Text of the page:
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Edward Carmel, Craig Gaetani and Dina Guiel Lampiasi prepare to take questions from moderator Larry Kratka on Monday.

Pittsfield's Ward 6 Candidates Vow to Serve Constituents

By Tammy DanielsiBerkshires Staff
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Only three of the four candidates for the preliminary showed for Monday's debate. Missing is Joseph Nichols. 
PITTSFIELD, Mass. — The candidates seeking to represent Ward 6 on the City Council expressed how much they cared — sometimes passionately — about their neighborhood and its residents at Monday's debate. 
Four names will be on the preliminary ballot but only three candidates showed for the debate held by the Pittsfield Gazette and hosted at Berkshire Community College. The moderator was radio host Larry Kratka and Pittsfield Community Television aired the event. 
Edward Carmel, Craig Gaetani and Dina Guiel Lampiasi took their seats immediately following the Ward 5 debate; missing was Joseph Nichols. Only two will move forward to the general election to vie for council seat being vacated by John Krol.
All three candidates have run unsuccessfully for City Council in the past; Nichols is a former councilor for Ward 7. 
Carmel and Gaetani delivered sometimes lengthy answers to the questions posed by Kratka while Lampiasi generally kept her responses short and to the point. 
Carmel was perhaps the most expansive, becoming somewhat emotional at one point and pledging to end homelessness and bring a community center to the West Side. Gaetani hammered on his experience as a corporate businessman who'd saved the city millions in the past and Lampiasi stressed the need to work collaboratively across city departments to ensure voters got the best value for their tax dollars.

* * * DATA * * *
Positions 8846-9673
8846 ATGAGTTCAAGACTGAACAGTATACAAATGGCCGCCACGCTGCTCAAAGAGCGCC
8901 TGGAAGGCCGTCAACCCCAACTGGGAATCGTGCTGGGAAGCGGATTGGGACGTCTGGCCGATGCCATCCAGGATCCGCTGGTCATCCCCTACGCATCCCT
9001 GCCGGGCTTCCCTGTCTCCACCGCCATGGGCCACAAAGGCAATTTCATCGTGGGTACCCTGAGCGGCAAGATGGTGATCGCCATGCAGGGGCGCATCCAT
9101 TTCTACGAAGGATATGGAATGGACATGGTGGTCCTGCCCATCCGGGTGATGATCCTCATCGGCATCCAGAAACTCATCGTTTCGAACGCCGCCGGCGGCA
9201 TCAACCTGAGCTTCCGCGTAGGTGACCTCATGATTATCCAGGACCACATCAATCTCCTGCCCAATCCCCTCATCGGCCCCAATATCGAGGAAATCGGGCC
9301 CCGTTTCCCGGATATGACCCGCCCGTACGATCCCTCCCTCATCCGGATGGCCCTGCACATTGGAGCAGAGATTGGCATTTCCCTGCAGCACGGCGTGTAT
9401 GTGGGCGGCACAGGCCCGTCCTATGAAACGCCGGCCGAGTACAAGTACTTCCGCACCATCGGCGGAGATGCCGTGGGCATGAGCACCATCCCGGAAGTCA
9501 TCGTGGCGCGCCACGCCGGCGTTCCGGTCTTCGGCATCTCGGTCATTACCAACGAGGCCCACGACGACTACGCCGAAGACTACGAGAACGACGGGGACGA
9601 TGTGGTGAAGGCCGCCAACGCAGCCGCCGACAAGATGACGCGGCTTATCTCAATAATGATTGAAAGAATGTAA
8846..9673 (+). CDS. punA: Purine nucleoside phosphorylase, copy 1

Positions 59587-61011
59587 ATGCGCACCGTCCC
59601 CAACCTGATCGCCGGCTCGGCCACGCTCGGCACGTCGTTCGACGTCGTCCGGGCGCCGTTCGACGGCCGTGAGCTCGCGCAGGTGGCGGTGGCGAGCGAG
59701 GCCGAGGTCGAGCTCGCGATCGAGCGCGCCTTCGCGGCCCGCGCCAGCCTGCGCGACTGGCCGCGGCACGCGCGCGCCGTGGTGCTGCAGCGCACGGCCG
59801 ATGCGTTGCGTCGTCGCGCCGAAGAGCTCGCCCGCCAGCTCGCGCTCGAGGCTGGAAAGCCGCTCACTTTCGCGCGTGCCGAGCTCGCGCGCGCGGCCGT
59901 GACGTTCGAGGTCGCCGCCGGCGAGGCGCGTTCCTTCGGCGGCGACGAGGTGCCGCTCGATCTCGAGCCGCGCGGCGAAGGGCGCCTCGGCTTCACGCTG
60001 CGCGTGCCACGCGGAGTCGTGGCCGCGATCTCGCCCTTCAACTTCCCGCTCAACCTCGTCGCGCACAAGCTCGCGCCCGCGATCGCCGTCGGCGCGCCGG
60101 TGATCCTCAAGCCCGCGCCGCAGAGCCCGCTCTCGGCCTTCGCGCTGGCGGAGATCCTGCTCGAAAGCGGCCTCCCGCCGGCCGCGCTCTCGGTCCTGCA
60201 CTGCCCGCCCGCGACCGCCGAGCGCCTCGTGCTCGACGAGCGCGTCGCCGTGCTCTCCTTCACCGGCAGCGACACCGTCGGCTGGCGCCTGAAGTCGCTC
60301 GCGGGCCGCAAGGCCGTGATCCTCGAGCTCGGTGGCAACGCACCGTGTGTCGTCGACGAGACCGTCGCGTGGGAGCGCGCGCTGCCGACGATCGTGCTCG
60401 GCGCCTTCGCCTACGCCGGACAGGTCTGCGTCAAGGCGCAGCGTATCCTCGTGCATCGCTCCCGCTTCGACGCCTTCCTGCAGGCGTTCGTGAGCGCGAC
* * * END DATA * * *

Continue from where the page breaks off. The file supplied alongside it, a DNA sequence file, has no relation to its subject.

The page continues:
The debate was generally friendly although Lampiasi asked to respond to Carmel's second assertion at the end of the debate that he was not beholden to special interests. 

Edward Carmel
"There is some people in this election who work for special interest groups," he said, referencing the mayor and district attorney (both of whom were in the audience) for a second time. Lampiasi is director of operations for the district attorney's office.
"Those who have worked with me on the boards and committees and other areas of the city, know my character," said Lampiasi, who has served on the Licensing Board and Human Services Advisory Commission. "They know that I come from three generations of small-business owners, and I'm not owned by anybody. I'm an independent thinker. And I wouldn't be up here tonight if I didn't want to work for the voters."
"Working for the voters" was a consistent theme throughout the 50 or minutes. Carmel said he'd lived in Pittsfield for 50 years, the last five or six in Ward 6.
"I can tell you, I know the cracks on the street like the back of my hand," he said. "So I'm here to tell the people in Ward 6 that I will work diligently for them, only for them."
Gaetani, a frequent petitioner and commentator at council meetings, said, "my sole goal is to represent the people in Ward 6 ... what I'm trying to tell you is Ward 6 needs me. ... . if you have been watching my TV show you would know I'm trying to save you."
Kratka asked their opinions on malfunctioning fire hydrants — two hydrants had been shut off by a contractor on Tyler Street earlier this summer forcing firefighters and volunteers to run hoses a significant distance. There also is no plan to replace deteriorating water lines that are beginning to affect hydrants.